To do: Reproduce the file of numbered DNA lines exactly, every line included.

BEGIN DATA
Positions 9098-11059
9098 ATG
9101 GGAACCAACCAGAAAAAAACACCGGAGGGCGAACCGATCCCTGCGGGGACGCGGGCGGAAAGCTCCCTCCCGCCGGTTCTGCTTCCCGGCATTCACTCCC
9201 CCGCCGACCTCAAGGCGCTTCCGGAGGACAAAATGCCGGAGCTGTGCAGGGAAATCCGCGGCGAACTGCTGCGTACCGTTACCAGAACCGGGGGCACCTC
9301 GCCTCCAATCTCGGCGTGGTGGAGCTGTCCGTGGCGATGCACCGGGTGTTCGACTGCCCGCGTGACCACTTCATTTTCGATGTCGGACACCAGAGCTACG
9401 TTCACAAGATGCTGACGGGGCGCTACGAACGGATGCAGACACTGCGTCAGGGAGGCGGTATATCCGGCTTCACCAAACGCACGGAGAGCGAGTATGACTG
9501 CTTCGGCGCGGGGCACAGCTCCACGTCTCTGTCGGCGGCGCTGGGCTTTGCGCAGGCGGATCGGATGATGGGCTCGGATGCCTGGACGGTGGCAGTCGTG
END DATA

Positions 9098-11059
9098 ATG
9101 GGAACCAACCAGAAAAAAACACCGGAGGGCGAACCGATCCCTGCGGGGACGCGGGCGGAAAGCTCCCTCCCGCCGGTTCTGCTTCCCGGCATTCACTCCC
9201 CCGCCGACCTCAAGGCGCTTCCGGAGGACAAAATGCCGGAGCTGTGCAGGGAAATCCGCGGCGAACTGCTGCGTACCGTTACCAGAACCGGGGGCACCTC
9301 GCCTCCAATCTCGGCGTGGTGGAGCTGTCCGTGGCGATGCACCGGGTGTTCGACTGCCCGCGTGACCACTTCATTTTCGATGTCGGACACCAGAGCTACG
9401 TTCACAAGATGCTGACGGGGCGCTACGAACGGATGCAGACACTGCGTCAGGGAGGCGGTATATCCGGCTTCACCAAACGCACGGAGAGCGAGTATGACTG
9501 CTTCGGCGCGGGGCACAGCTCCACGTCTCTGTCGGCGGCGCTGGGCTTTGCGCAGGCGGATCGGATGATGGGCTCGGATGCCTGGACGGTGGCAGTCGTG